There's patron saints for all the people planners deal with every day; architects, lawyers, politicians, civil engineers, builders, and real estate agents. There's even patron saints for candle makers, taxi drivers, clowns, truss makers, stenographers, pastry chefs, soap boilers, and French airline crews. However, there's no patron saint of urban planners. It's not fair. We're the city builders, the place makers, the ones who bring order out of a chaotic built environment, yet there's nobody up there looking out for us. A developer can light a candle and call out to any or all of six patrons — Barbara Blaise, Louis IX, Our Lady of Loreto, Thomas the Apostle, and Vincent Ferrer — for aid in getting a property rezoned. There's no patron a planner can turn for help to convince the powers that be the request doesn't conform to the comprehensive plan, and should be denied. Sure, there's always Saint Jude, the patron saint of hopeless causes, but he's already overworked, with those thousands of classified ads he has to read every day.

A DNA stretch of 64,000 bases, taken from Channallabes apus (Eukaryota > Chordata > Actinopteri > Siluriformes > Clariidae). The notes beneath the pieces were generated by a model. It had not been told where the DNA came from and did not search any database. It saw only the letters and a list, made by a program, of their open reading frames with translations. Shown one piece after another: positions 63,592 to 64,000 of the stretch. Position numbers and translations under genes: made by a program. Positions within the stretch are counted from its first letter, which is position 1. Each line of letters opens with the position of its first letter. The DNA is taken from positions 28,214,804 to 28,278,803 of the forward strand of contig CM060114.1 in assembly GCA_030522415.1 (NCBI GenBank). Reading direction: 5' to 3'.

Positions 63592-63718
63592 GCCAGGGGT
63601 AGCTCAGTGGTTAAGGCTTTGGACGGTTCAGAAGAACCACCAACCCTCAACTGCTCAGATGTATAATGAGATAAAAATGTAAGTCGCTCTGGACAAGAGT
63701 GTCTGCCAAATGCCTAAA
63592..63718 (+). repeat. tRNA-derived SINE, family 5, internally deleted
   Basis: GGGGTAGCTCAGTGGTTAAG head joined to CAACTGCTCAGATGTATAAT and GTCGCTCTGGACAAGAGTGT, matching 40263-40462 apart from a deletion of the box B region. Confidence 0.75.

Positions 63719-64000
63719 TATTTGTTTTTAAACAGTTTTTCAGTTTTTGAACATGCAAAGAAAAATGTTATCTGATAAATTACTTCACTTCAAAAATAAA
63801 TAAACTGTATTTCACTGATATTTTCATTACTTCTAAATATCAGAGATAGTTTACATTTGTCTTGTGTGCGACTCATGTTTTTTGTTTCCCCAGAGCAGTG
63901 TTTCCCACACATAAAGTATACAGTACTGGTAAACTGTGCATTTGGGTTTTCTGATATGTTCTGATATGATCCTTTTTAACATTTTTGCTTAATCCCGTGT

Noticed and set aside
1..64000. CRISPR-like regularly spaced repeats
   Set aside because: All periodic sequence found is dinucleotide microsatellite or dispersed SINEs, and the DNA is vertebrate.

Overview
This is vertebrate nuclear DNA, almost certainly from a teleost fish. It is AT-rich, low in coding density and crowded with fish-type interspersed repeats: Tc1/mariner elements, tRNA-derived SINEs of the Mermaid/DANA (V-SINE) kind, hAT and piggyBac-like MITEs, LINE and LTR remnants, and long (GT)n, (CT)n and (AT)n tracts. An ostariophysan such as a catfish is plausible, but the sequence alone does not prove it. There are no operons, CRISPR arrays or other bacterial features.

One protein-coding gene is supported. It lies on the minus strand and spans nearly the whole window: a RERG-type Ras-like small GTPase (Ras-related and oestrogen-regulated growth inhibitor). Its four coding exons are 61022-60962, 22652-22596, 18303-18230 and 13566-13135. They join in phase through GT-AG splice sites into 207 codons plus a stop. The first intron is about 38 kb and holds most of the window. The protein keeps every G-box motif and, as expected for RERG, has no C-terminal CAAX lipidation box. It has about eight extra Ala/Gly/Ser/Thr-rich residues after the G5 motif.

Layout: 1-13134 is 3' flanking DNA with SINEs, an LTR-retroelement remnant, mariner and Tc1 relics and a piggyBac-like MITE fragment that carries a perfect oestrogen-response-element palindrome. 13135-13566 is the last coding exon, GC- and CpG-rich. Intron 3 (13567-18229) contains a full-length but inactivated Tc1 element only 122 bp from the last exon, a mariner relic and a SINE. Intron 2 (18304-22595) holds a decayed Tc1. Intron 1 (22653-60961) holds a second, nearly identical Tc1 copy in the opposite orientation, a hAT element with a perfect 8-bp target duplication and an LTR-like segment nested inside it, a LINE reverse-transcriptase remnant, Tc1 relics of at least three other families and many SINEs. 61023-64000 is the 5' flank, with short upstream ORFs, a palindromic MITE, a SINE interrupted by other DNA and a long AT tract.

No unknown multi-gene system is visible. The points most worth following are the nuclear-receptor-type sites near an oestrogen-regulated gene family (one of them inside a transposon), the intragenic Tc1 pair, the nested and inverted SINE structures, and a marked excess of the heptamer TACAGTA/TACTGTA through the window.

It's time to change that. In a world of growing cities, sprawling suburbs, diminishing natural resources, and the ever-looming threat of government cutbacks that usually take the planners first, we need a patron saint that's on our side of the counter, to intercede for us when things get tough. Here's a short list of the beatified who would make ideal candidates for the job of patron saint of urban planners.
5) Thomas the Apostle
Currently the patron saint of: architects, builders, construction workers, geometricians, masons, people in doubt, stone masons, surveyors, and theologians.
Feast day: July 3.
Why he's right for the job: Not much was written about Thomas, and what was noted doesn't seem to have a connection to the professions he represents as a patron saint. Like many planners, Thomas was pessimistic, but loyal. "Doubting Thomas" is best known for questioning Jesus' resurrection when first told of it. If he were alive today, Thomas would likely believe that proposed lifestyle center, when completed, won't look a thing like the renderings.
How he died: Thomas was supposedly speared to death near Madras, India. No, it wasn't a public meeting; he was in prayer.